WEST LAFAYETTE — North Central Health Services has awarded over $3.8 million in Resilient Youth Initiative implementation grants to 19 school corporations in Indiana. The grants will support schools in seven counties launching evidenced-based youth resiliency programs, reaching an
anticipated 33,000 K-12 students by the 2021-22 school year.
Schools include: Attica Consolidated School Corporation, Benton Community School Corporation, Clinton Central School Corporation, Clinton Prairie School Corporation, Community Schools of Frankfort, Covington Community School Corporation, Crawfordsville Community School Corporation, Delphi Community School Corporation, Faith Christian School, Frankfort Crossing School of Business & Entrepreneurship, Frontier School Corporation, Lafayette Catholic School System, Lafayette School Corporation, North Montgomery Community School Corporation, South Montgomery Community School Corporation, Southeast Fountain School Corporation, Tippecanoe School Corporation, Tri-County School Corporation and Twin Lakes School Corporation.
NCHS’s investment in the Resilient Youth Initiative totals over $6 million in direct funding and support for schools in its eight-county service area to explore, pilot and evaluate the impact of evidenced-based social-emotional competency, drug resistance and mental well-being curriculums.
The NCHS Resilient Youth Initiative was informed by community health conversations conducted throughout the NCHS service area in 2018, at which school administrators shared their concerns about the mental health and well-being of their students. These needs were confirmed by the NCHS and River Bend Hospital 2018 Community Health Needs Assessment.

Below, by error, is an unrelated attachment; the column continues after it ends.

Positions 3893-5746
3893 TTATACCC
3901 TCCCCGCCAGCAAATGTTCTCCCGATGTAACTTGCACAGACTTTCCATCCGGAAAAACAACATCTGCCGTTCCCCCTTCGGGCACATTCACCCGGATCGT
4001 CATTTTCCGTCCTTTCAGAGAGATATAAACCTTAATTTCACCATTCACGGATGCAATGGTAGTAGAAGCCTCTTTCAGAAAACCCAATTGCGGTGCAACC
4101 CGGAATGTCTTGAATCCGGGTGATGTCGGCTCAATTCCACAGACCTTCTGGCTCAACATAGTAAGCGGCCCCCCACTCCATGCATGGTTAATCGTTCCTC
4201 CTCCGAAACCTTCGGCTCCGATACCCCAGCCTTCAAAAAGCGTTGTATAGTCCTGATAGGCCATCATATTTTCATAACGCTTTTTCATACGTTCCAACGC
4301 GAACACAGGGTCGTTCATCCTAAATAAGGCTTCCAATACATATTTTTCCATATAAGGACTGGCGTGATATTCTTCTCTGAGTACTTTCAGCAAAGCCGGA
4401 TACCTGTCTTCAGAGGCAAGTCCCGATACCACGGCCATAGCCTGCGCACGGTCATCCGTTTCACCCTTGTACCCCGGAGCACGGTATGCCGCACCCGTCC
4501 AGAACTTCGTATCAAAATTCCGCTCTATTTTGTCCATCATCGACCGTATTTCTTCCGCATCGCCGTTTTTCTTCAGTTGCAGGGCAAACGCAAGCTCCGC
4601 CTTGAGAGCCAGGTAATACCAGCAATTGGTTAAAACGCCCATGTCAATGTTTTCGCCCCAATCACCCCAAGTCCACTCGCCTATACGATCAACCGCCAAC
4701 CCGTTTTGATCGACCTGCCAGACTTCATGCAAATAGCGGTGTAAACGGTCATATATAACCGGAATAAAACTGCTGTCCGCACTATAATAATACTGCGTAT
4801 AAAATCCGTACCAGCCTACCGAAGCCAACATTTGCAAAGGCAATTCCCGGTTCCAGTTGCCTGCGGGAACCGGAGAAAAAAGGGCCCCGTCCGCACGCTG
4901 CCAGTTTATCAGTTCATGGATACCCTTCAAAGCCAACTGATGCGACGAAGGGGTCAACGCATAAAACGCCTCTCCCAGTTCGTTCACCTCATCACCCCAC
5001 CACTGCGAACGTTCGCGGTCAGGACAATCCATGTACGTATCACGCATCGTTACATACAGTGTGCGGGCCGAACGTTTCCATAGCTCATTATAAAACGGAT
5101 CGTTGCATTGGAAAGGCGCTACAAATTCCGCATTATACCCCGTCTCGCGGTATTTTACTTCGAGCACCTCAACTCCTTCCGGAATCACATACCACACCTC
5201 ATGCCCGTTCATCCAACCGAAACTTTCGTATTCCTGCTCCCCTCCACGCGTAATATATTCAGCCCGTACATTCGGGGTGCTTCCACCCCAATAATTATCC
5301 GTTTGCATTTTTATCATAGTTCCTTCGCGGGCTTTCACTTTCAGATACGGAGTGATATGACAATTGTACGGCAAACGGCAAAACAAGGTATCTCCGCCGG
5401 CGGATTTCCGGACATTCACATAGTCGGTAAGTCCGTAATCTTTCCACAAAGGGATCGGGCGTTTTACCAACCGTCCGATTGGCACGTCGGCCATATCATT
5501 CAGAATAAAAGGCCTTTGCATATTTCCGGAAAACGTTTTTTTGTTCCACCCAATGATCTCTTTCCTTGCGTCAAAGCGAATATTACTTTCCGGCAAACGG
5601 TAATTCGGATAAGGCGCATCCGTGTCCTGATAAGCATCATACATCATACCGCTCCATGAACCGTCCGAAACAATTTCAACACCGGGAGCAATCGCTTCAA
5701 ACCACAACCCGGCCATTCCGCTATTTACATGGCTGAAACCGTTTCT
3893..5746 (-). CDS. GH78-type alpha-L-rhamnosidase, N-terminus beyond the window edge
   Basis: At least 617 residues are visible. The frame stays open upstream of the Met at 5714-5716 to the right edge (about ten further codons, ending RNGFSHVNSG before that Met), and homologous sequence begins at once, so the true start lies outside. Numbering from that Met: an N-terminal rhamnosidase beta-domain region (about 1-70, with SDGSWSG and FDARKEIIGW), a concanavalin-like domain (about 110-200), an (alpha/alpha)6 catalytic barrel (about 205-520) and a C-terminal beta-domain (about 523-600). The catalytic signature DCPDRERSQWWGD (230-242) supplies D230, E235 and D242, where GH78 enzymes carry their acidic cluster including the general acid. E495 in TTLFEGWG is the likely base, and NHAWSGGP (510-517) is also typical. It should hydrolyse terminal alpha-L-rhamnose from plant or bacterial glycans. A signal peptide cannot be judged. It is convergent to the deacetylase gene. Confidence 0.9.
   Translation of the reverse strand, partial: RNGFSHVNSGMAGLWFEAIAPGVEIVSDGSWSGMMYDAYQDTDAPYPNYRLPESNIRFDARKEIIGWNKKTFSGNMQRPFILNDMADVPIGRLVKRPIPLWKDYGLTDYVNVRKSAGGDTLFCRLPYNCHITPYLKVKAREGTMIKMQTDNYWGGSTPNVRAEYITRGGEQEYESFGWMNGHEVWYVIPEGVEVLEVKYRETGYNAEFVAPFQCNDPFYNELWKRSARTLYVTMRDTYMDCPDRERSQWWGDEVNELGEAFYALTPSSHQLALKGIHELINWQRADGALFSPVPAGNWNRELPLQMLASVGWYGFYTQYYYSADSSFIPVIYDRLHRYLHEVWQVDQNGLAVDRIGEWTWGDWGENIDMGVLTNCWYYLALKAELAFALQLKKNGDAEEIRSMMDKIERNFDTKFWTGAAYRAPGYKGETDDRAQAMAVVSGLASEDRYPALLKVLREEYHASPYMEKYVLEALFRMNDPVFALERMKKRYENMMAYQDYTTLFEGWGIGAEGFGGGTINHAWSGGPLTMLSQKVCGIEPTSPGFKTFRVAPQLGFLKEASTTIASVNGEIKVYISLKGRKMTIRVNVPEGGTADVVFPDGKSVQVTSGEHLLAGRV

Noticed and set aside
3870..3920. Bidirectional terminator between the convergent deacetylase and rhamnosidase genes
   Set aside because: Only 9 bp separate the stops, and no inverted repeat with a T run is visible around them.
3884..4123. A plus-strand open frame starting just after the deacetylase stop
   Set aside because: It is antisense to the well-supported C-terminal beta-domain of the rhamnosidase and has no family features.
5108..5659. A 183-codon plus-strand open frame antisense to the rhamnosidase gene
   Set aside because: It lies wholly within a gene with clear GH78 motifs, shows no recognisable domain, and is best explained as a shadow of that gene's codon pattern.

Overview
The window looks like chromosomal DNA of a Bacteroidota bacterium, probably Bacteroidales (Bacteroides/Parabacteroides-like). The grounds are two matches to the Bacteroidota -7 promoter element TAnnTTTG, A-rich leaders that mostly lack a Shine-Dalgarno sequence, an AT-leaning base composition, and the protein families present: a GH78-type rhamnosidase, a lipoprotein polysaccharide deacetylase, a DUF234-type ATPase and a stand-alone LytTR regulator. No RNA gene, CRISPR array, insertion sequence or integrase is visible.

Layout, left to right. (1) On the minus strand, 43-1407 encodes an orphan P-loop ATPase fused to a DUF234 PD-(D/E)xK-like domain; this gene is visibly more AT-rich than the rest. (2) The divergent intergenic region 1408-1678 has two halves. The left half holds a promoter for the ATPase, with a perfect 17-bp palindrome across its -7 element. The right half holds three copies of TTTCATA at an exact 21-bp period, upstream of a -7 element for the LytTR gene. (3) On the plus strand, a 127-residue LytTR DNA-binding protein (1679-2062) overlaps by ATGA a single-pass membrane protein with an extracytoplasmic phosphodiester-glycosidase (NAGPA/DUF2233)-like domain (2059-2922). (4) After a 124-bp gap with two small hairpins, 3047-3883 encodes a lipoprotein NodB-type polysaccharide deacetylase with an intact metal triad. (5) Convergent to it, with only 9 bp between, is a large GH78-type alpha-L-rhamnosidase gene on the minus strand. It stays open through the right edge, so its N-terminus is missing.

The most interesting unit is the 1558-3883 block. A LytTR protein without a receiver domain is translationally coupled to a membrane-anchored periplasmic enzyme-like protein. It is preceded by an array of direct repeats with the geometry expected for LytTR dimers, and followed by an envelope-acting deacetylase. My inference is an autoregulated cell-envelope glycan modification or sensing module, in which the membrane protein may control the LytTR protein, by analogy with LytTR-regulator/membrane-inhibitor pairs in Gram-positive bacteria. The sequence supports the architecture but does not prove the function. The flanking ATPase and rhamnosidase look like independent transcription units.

When implemented with fidelity, funded programs like Second Step and Botvin Life Skills have proven positive student outcomes related to mental wellbeing, academics, relationships and substance use.
In the spring, Resilient Youth Initiative grantees used NCHS planning grant funds and technical assistance to identify the needs of their students and match those needs to the evidence-based programs that fit their school culture, goals and schedules.
In the implementation phase of the initiative, the three-year grants will fund the training, coordination and materials needed to implement the programs with fidelity. NCHS will also fund one-on-one grantee coaching from field experts, custom implementation trainings, and initiative-wide evaluation by an independent research partner to explore the overall impact on schools and students.
“We recognize this initiative is just one piece of the puzzle when it comes to developing youth resiliency,” said Stephanie Long, CEO and president, NCHS. “But when implemented well, evidenced-based social-emotional learning and substance use prevention programs can substantially improve students’ self-management and social skills and lower substance use. We appreciate the schools’ willingness to partner with us to explore the potential of these programs to improve the health and well-being of the youth in our communities.”